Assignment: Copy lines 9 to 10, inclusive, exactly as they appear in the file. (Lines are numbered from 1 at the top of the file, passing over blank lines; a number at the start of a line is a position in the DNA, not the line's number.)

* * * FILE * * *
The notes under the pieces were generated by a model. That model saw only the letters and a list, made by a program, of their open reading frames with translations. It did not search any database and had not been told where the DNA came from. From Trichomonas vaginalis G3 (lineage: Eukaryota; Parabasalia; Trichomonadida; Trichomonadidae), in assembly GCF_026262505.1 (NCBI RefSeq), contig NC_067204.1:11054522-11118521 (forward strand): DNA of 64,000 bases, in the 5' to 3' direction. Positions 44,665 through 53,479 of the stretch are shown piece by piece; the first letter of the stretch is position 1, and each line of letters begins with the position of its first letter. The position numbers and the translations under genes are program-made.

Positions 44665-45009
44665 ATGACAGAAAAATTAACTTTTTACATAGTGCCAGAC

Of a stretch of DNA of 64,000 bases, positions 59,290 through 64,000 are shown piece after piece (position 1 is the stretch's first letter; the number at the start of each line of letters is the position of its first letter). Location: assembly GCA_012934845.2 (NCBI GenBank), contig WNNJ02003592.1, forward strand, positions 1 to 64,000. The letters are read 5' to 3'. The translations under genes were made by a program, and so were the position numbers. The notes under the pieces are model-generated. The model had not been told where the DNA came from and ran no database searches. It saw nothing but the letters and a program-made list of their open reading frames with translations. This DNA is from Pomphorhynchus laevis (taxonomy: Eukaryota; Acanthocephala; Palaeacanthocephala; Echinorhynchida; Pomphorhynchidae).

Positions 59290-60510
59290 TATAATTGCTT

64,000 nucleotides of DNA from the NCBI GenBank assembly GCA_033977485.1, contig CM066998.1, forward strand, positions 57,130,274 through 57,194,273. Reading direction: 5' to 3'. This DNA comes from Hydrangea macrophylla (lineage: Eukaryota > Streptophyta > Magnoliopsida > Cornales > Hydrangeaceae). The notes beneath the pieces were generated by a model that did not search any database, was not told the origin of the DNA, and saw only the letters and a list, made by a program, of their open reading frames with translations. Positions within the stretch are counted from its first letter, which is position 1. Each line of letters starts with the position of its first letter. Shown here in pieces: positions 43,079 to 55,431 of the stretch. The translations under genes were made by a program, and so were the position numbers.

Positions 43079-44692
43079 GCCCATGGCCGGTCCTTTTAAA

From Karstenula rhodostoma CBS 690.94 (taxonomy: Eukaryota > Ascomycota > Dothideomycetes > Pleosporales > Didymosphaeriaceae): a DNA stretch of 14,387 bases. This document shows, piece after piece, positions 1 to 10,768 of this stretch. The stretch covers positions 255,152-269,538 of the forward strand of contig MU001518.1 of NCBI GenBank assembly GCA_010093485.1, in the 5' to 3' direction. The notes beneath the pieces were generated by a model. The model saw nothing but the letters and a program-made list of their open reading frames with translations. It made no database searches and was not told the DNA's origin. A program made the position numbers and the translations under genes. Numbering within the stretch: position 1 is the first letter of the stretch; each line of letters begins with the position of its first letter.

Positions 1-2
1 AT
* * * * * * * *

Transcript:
43079 GCCCATGGCCGGTCCTTTTAAA

From Karstenula rhodostoma CBS 690.94 (taxonomy: Eukaryota > Ascomycota > Dothideomycetes > Pleosporales > Didymosphaeriaceae): a DNA stretch of 14,387 bases. This document shows, piece after piece, positions 1 to 10,768 of this stretch. The stretch covers positions 255,152-269,538 of the forward strand of contig MU001518.1 of NCBI GenBank assembly GCA_010093485.1, in the 5' to 3' direction. The notes beneath the pieces were generated by a model. The model saw nothing but the letters and a program-made list of their open reading frames with translations. It made no database searches and was not told the DNA's origin. A program made the position numbers and the translations under genes. Numbering within the stretch: position 1 is the first letter of the stretch; each line of letters begins with the position of its first letter.